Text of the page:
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While most parents report their experiences with children's healthcare are good, variations by age, race/ethnicity and type of insurance coverage still exist.
While most parents report their experiences with children's healthcare are good, variations by age, race/ethnicity and type of insurance coverage still exist, according to a survey from the Rockville, MD-based Agency for Healthcare Research and Quality.
The survey found that 20.4% of parents of publicly insured children and 15.8% of parents of uninsured children reported having a problem receiving necessary care during a doctor's office or clinic visit, compared with 7.9% of parents of privately insured children. They also were more likely to report that the healthcare provider never or only sometimes explained things carefully than were parents of privately insured children.
Other findings include:
•Â Parents of black children were more likely than those of white or Hispanic children to report that their providers always showed respect for what they had to say (75.4% of blacks, 66.9% of whites and 63.7% of Hispanics, respectively).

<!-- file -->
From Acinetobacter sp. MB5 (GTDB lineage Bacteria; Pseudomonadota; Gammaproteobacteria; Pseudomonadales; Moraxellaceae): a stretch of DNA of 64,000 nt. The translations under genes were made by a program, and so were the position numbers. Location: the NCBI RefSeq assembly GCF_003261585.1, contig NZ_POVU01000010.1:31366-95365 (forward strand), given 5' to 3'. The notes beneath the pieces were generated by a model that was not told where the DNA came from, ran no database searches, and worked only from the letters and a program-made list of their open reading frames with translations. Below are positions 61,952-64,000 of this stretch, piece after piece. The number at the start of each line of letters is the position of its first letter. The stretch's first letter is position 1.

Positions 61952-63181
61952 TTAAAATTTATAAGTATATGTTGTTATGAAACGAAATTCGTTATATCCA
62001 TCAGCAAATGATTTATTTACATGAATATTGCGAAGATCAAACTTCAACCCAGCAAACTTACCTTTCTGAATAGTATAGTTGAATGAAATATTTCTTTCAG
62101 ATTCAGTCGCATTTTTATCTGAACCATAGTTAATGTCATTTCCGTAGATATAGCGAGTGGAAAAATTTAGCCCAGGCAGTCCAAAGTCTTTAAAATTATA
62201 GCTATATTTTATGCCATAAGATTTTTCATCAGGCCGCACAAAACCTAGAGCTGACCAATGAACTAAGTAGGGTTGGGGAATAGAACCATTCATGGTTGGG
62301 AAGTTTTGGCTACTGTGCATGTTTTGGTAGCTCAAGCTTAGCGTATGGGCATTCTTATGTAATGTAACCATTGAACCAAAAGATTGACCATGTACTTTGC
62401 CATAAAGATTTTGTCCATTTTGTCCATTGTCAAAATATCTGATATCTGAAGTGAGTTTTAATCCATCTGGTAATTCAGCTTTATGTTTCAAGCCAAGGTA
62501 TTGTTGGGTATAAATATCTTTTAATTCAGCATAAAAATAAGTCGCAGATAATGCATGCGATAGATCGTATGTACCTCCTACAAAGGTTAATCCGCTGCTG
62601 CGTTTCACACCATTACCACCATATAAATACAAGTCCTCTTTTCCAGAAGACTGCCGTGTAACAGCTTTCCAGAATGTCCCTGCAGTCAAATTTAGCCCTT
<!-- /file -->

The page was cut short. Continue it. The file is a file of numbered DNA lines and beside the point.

•Â Parents of black and white children were more likely than those of Hispanic children to report that their providers always explained things in a way they could understand (74.3% of blacks, 69.1% of whites and 62.0% of Hispanics).
•Â Hispanic children were less likely than white or black children to always get appointments for routine care as soon as their parents wanted (45.0% of Hispanic children, 53.7% of white children and 53.8% of black children).
•Â Parents of uninsured children were less likely than those with private coverage to report that their providers always spent enough time with them (49.5% of uninsured children, 54.6% of children with public insurance and 57.5% of children with private coverage).
•Â Uninsured children ages 6 to 17 were much less likely than children that age with public insurance or those with private coverage always to receive care for an illness or injury as soon as their parents wanted (41.9% for uninsured children, 56.1% for publicly insured children and 64.9% for privately insured children).
The data were collected through a survey of parents of a nationally representative sample of 6,500 children under age 18. PR